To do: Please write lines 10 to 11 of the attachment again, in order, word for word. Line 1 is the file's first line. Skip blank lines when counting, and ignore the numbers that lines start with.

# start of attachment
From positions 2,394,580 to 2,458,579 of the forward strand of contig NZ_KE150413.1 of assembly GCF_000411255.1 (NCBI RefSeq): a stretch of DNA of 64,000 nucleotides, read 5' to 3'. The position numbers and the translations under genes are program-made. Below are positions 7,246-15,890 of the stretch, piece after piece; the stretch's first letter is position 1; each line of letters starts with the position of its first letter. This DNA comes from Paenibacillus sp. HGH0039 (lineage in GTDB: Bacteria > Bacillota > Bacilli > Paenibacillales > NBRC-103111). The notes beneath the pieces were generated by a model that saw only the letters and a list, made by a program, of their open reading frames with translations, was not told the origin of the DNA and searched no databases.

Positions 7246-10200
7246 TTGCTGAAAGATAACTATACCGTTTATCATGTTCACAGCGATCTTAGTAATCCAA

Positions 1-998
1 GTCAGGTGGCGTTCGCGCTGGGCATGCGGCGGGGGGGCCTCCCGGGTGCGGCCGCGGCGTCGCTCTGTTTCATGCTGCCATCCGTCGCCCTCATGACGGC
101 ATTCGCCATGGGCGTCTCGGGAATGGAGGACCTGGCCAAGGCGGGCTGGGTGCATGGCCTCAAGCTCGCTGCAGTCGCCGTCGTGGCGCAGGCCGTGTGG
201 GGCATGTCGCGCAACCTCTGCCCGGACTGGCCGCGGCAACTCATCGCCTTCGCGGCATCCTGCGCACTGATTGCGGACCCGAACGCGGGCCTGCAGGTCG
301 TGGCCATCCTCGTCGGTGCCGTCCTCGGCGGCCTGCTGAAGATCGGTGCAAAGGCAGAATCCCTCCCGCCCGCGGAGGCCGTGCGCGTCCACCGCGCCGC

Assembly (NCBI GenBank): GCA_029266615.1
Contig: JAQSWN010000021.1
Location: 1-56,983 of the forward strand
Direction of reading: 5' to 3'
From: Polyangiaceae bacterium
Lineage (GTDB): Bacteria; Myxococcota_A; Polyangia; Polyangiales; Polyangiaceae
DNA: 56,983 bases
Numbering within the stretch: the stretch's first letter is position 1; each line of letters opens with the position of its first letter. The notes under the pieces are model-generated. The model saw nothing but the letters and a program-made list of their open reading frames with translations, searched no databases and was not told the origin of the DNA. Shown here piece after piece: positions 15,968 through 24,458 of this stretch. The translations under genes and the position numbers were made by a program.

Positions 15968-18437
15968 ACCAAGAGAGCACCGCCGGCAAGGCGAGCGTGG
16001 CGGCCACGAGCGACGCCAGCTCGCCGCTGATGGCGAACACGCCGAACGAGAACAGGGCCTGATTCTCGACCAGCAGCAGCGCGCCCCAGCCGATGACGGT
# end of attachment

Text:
Contig: JAQSWN010000021.1
Location: 1-56,983 of the forward strand